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BUSINESS
February 5, 2014 | By Paul Nussbaum, Inquirer Staff Writer
The company that operates Philadelphia's red-light camera program is challenging the Philadelphia Parking Authority's decision to award the lucrative camera contract to a different company. American Traffic Solutions Inc., of Tempe, Ariz., is asking Commonwealth Court to void PPA's contract with Xerox State & Local Solutions Inc., a unit of Xerox Corp., of Norwalk, Conn. Meanwhile, the Parking Authority has filed for an injunction to compel ATS to continue to operate and maintain its cameras during a six-month "winding-down period," until Xerox gets its cameras installed at all 25 affected city intersections.
NEWS
February 2, 2014 | By Paul Nussbaum, Inquirer Staff Writer
Speed cameras, which could result in $100 fines for motorists, may soon be coming to Roosevelt Boulevard, the notoriously dangerous highway in Northeast Philadelphia. State Sen. Michael Stack (D., Phila.), who has introduced a bill to authorize the cameras, said Friday that he was optimistic the legislature would pass the measure this year. Stack led an information session Friday in Center City on the cameras, gathering supporters such as Police Commissioner Charles H. Ramsey, and representatives of the insurance industry and manufacturers of the cameras.
NEWS
January 6, 2014 | By Maddie Hanna, Inquirer Trenton Bureau
  TRENTON If a camera had not recorded his encounter with a Washington Township police officer, State Assemblyman Paul Moriarty likely would not be in office today, he says. Moriarty, a Gloucester County Democrat, was charged with drunken driving in July 2012 after Officer Joseph DiBuonaventura pulled him over in Turnersville. The charges were dismissed after Moriarty and his lawyer obtained video footage from a camera in the officer's car, showing that the assemblyman appeared to be driving normally before the stop and passed field sobriety tests.
BUSINESS
December 13, 2013 | By Jeff Gelles, Inquirer Columnist
What if you could explore and conduct research on the floor of the Grand Canyon, or examine archaeological sites underneath the Vatican, without ever leaving the Philadelphia region? By next fall, those kinds of experiences and many more will be available to students and the broader community inside a virtual-reality enclosure off the lobby of Villanova University's Falvey Library. The project is known as a CAVE, which stands for Cave Automated Virtual Environment. It's being developed under a $1.67 million grant from the National Science Foundation, awarded this year to a team led by computer scientist Frank Klassner.
NEWS
December 2, 2013 | By Susan Snyder, Inquirer Staff Writer
UNIVERSITY PARK Pennsylvania State University is installing more than 600 cameras in dormitories and dining commons on its main campus. The $1.4 million upgrade is meant to deter theft and vandalism and increase security, officials said. The university began installing the digital video cameras in 60 buildings on its State College campus at the end of October and plans to complete the project by May, said Stan Latta, assistant vice president for housing, food services, and residence life.
NEWS
November 25, 2013 | By Darran Simon, Inquirer Staff Writer
ATLANTIC CITY By next year, Atlantic City police officers could for the first time patrol streets of this resort town with miniature cameras mounted on their lapels recording every interaction with the public. About 10 to 20 officers, including members of the K-9 and tactical units, could be outfitted with the devices, which are about the size of a deck of cards, in about 90 days, Deputy Chief William Mazur said. Depending on the success, the patrol division of the 314-member department could also eventually be equipped with the cameras, which also function as radio microphones.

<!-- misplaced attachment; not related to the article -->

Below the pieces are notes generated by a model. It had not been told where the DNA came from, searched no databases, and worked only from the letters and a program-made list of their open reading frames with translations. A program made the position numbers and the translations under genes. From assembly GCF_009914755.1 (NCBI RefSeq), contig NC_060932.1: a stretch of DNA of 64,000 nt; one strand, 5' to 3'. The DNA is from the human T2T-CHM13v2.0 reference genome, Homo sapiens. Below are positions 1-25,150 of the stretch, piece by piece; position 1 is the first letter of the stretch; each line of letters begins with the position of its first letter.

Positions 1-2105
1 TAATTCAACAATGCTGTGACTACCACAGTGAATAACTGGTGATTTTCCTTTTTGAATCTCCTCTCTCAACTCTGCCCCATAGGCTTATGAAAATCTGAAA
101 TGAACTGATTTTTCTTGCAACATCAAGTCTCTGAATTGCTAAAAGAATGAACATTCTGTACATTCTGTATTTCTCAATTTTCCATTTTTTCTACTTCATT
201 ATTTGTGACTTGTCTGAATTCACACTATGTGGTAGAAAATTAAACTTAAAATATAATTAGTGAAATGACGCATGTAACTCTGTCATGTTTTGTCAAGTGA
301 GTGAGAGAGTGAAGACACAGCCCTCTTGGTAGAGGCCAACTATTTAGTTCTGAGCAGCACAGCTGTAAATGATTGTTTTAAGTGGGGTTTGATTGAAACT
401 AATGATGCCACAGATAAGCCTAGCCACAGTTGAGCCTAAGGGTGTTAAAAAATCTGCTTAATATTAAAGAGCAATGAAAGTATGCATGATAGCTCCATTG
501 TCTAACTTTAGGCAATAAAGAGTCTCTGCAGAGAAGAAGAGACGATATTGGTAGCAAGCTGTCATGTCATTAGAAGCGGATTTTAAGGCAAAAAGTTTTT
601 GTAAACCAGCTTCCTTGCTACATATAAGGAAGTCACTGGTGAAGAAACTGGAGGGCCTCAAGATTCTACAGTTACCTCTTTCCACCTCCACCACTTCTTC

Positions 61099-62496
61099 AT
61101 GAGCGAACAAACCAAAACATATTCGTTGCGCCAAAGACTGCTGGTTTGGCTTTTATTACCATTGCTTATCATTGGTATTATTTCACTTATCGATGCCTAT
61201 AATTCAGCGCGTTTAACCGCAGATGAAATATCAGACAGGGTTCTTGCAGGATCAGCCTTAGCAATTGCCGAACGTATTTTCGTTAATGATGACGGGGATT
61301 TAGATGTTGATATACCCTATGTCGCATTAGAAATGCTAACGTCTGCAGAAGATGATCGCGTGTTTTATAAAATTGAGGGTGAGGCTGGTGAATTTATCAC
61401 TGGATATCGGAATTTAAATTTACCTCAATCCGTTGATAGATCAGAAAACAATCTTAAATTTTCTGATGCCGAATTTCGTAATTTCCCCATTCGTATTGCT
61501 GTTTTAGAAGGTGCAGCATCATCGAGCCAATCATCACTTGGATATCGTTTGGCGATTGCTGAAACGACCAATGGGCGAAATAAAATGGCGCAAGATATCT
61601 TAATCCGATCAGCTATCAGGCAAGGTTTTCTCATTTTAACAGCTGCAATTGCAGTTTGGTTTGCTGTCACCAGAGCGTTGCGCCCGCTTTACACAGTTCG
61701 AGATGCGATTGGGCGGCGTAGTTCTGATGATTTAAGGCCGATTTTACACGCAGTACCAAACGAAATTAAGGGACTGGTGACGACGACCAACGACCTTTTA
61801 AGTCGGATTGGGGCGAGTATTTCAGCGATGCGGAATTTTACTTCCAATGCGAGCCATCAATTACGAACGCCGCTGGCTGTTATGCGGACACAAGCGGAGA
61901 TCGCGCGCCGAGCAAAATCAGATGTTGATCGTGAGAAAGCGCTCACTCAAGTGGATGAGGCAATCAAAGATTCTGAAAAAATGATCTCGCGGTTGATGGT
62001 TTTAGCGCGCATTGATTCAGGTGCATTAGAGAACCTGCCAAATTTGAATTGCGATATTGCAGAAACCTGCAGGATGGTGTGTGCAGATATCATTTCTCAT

NEWS
October 30, 2013 | By Paul Nussbaum, Inquirer Staff Writer
PHILADELPHIA The streets around City Hall produce the most red-light-camera violations - and revenue, AAA Mid-Atlantic says in a new analysis of Philadelphia red-light-camera intersections. In 2012, the automated cameras resulted in 22,611 tickets to motorists who ran lights at South Broad Street on the south side of City Hall, while the cameras at Broad Street and John F. Kennedy Boulevard on the north side were responsible for 20,084 citations, AAA said. Each ticket carries a $100 fine, so those intersections produced $4.27 million in fines.
NEWS
October 26, 2013 | By Paul Nussbaum, Inquirer Staff Writer
As red-light cameras move into Philadelphia's Pennsylvania suburbs, motorists and local officials who have long focused on safety issues face a new question: Can the cameras pay for themselves? Abington Township, in Montgomery County, is preparing to install 10 cameras at three busy intersections before the end of this year, hoping to reduce accidents. It has agreed to use revenue from fines to pay Gatso Inc. of Beverly, Mass., $504,000 a year to install and operate the cameras. The money left after expenses will go into a state fund for highway safety projects around Pennsylvania.
NEWS
October 25, 2013 | By Carolyn Davis, Inquirer Staff Writer
ABINGTON The AAA Mid-Atlantic office, which covers the Philadelphia region, issued a news release this week that reads more like a hard-charging policy paper from a think tank than the traditional price-at-the-pump and road-hazards missives from the folks you call to tow your car. The fuel for the AAA's ire are red-light cameras in Pennsylvania - an issue set to expand beyond Philadelphia as Abington Township in Montgomery County gets ready to install...
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